Trail Records kicked off ’12 with Barrett Elmore’s stellar Woodlands, just one of a group of great releases if you work back down the…trail…. Woodlands was a new release, whereas much of Trail Records’ arsenal and specialties lie in uncovering artists’ previous and unknown work that might not have had the exposure they deserve, especially stateside. They do have some outstanding domestic releases from San Francisco space rockers Beyond-o-Matic and Seattle’s Sky Cries Mary, but the majority of their outings reach beyond Western shores.
The company was founded in 2007 by two artists who collaborate to produce and release the creative work of musicians from different cultural backgrounds and traditions. We realize that there’s a lot of talented artists around the globe who produce ingenious work that never had a chance to be discovered for lack of financial support or promotion. ¶We collect original material from musicians and translate it into unique CD albums in limited editions as rarity collections. Mass production is not a priority for us. ¶We strongly believe that music should be recognized as a form of Art in the first place – right above the commercial interests.
A few notable signposts along the way, all suited for strolling, gliding and wandering off the path…
Ole Lukkøye / Petroglyphs
Petroglyphs is a 20 year retrospective of St. Petersburgh, Russia’s Ole Lukkøye, self-described conjurers of ‘folklore from nowhere.’ Remastered with unreleased goods, Petroglyphs pushes the needle to the trance side of proggy space rock, folding danceable insistent beatswithSiberian folk, ethnic instrumentation (djembe, darabuka, rubab, vargan) bob and weave with circular bass and drums, horns work with relentless percussion…global space rock…Reaching back 20 years it’s hard not to hear some of that early Crimson/Talking heads world prog, but throughout the lengthy running time, Ole Lukkøye cover a lot of ground and effectively blur the timeline. And the borders, going beyond their Russian filters with some Middle Eastern and Asian sounds that don’t wash-out where they come from, but make them more…universal citizens. Founder Boris Bardash pens many of the lyrics in a non-existent tongue that pushes their homeland even further out into the ether, injected into the rich sonic layering where a strict translation is unnecessary. Ankara Karachi seems to have the refrain ‘I could die’ which, like the rest of Petroglyphs, is understandable in any language.
Sleepy Herbs :: Ole Lukkøye :: Petroglyphs (2009, Trail Records)
Siddhartha/Trip To Innerself
Apparently defunct since ’01, Siddhartha was a group of voyagers broadcasting out of Istanbul, blending the soil under their feet with space and psych for Trip To Innerself (originally released in ’98). It’s an expansive, heady trip comfortable with short as well as longer strides that don’t lose the focus of the song, even with the improvisational leanings. There’s a strong whiff of Gilmour/Floyd guitar interplay, and peppered with vocals and some almost ballad tinged space rock, Siddhartha deliver enough ebb and flow to keep up a good head of steam through the disc. Though vocals are handled better in some places than others, they accent the ups and downs the trip takes from the more straight-ahead compositions to the lengthier workouts. The contrast of cuts like the snaky, atmospheric Black with therevved up Nervous Breakdown make it a worthy trip, one that unfortunately ended in ’01.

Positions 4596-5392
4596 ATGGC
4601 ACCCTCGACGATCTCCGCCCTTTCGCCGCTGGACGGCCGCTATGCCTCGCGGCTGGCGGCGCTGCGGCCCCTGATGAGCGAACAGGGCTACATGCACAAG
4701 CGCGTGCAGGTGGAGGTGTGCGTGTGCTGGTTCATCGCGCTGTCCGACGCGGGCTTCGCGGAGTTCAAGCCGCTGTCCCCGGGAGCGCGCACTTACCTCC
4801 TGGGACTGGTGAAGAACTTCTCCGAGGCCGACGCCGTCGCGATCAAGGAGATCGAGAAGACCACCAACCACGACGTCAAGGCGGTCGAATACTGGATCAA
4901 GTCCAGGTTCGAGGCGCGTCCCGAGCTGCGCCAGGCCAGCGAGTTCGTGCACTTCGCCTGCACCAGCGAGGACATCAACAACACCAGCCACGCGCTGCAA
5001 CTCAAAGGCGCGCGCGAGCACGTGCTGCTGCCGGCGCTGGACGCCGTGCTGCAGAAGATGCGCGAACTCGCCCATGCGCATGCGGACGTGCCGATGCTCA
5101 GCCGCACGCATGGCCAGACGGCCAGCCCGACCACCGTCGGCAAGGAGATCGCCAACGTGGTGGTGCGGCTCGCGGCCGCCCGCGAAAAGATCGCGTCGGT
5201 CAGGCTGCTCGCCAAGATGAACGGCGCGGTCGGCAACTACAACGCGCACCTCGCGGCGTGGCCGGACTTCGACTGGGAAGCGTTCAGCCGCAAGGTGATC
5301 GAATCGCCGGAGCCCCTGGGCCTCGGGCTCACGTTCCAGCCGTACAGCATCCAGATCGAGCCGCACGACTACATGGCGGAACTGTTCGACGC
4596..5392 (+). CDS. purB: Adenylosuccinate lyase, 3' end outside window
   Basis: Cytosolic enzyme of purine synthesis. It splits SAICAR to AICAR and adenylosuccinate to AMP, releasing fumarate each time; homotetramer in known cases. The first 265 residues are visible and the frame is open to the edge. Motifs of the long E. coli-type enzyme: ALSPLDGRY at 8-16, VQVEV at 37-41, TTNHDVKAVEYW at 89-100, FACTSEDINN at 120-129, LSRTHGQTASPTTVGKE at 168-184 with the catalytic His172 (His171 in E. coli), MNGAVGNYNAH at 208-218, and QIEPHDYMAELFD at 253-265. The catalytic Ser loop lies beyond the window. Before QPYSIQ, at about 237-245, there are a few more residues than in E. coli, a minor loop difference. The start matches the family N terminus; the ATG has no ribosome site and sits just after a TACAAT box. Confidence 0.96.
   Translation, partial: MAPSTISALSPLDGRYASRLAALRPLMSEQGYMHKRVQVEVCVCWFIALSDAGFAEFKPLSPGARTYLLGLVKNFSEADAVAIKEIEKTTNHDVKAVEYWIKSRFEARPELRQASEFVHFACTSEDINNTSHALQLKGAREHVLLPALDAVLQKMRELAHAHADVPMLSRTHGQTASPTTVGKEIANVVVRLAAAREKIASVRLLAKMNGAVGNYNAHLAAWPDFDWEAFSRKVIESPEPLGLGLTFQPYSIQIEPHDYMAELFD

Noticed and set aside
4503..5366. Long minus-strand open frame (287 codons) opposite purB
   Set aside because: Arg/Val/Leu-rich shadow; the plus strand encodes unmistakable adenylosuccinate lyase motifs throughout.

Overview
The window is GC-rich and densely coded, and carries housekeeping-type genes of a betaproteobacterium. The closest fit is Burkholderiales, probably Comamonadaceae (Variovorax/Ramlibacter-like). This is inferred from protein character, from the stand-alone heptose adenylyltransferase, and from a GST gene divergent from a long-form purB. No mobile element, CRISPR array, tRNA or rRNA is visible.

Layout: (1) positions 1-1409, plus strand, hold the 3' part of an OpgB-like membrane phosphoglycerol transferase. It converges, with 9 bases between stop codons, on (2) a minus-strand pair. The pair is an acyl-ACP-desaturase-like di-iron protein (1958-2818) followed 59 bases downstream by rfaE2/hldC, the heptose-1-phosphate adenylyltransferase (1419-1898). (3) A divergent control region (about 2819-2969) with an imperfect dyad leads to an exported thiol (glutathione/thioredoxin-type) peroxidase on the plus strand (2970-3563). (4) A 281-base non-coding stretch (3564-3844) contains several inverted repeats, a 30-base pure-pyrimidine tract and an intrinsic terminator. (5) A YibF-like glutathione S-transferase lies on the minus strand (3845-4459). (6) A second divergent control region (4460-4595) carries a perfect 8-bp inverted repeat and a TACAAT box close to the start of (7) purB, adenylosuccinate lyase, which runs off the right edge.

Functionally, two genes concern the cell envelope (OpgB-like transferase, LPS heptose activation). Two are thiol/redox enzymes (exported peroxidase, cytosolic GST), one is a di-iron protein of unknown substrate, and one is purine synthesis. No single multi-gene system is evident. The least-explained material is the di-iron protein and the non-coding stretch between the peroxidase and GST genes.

Founded by Swedish musician and artist Peter Lindahl, In the Labyrinth released a handful of platters in the 90s, represented on the compilation One Trail to Heaven, along with unreleased and alternate cuts. Euro-psych folk leanings and some exotic accents shore up the world prog aura, making One Trail to Heaven a dense, flowing gathering of tracks, the sequencing wiping out any hint that this is a collection of scattered cuts over a few years. Some of the lyrics veer into a strong fantasy bent with the Yeti and the Lord of the Mushrooms, but in the context of the music, and some of the older school progressive details, it all dreamily comes together on its own and as an introduction to Lindahl/In the Labyrinth. It’s a softer approach to blurring the lines between psych and progressive rock, relying more on flow and melody than frantic wig outs to get some levitation. Handling the lion’s share of instruments himself, Lindhal weaves both a tight and ethereal tapestry of sounds that should appeal to fans of prog, as well as pastoral pop, folk and rock. Unsurprisingly, there is a take on the Moody Blues’s Cities included that further widens the vista, but also fits in snugly with some of the more adventuresome cuts like the unreleased The Endless City.
The Endless City :: In the Labyrinth :: One Trail to Heaven (2011, Trail Records)
"This show is 110% … one of the most consistently awesome programs we have come across."
The Sunrise Ocean Bender sets sail every Monday morning, 1 – 3 a.m. on WRIR lp 97.3 FM, to find something for your ears, and something for your head … From psych to prog to pop and whatever tributary we can find on the way … and right back around again. There might be a map, but the destination is up for grabs. If it all goes right, we may just get lost. Meet me at the muster station … it might be a long week.